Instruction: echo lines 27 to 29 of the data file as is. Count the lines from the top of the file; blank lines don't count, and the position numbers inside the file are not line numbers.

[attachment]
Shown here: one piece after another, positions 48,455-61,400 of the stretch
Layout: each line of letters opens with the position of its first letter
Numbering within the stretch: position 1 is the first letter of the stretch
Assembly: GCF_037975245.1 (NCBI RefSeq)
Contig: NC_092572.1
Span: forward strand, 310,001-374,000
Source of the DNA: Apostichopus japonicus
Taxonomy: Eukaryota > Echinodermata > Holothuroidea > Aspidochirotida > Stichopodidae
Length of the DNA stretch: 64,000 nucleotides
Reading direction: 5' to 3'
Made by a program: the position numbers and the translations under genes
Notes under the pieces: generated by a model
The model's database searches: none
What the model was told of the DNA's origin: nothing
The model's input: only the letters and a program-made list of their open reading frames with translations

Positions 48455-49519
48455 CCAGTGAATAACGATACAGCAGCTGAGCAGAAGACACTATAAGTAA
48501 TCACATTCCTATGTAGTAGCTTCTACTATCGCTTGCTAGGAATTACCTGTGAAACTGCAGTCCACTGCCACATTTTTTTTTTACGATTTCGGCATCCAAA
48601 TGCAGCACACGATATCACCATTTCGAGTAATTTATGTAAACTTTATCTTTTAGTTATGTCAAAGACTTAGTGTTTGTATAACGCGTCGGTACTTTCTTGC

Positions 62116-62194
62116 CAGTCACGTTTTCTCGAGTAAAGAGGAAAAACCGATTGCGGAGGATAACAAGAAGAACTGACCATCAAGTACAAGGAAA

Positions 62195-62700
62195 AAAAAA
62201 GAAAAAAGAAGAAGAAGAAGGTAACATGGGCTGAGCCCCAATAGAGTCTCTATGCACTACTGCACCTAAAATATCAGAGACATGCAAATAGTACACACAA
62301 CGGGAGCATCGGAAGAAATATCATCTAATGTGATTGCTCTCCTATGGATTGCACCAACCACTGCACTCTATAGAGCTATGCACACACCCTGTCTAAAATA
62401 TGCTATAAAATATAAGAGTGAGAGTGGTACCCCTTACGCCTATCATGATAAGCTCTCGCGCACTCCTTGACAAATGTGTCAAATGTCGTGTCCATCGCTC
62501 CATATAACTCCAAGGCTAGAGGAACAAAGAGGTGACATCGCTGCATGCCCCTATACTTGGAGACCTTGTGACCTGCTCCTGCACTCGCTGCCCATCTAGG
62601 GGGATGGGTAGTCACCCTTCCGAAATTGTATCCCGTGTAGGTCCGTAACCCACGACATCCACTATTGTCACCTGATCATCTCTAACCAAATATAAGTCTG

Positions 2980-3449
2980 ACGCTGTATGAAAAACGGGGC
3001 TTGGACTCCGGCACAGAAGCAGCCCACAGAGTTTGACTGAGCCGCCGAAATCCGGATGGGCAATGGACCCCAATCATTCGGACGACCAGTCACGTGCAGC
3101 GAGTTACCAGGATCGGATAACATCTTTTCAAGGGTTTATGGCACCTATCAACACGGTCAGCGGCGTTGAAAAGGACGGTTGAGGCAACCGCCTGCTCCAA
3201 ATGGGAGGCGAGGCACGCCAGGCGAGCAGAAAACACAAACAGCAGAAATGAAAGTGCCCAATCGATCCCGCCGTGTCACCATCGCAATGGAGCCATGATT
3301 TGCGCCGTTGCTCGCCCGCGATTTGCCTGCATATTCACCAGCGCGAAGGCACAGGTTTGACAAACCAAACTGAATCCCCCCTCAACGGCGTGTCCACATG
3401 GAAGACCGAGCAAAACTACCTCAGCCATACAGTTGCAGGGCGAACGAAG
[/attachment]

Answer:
62501 CATATAACTCCAAGGCTAGAGGAACAAAGAGGTGACATCGCTGCATGCCCCTATACTTGGAGACCTTGTGACCTGCTCCTGCACTCGCTGCCCATCTAGG
62601 GGGATGGGTAGTCACCCTTCCGAAATTGTATCCCGTGTAGGTCCGTAACCCACGACATCCACTATTGTCACCTGATCATCTCTAACCAAATATAAGTCTG

Positions 2980-3449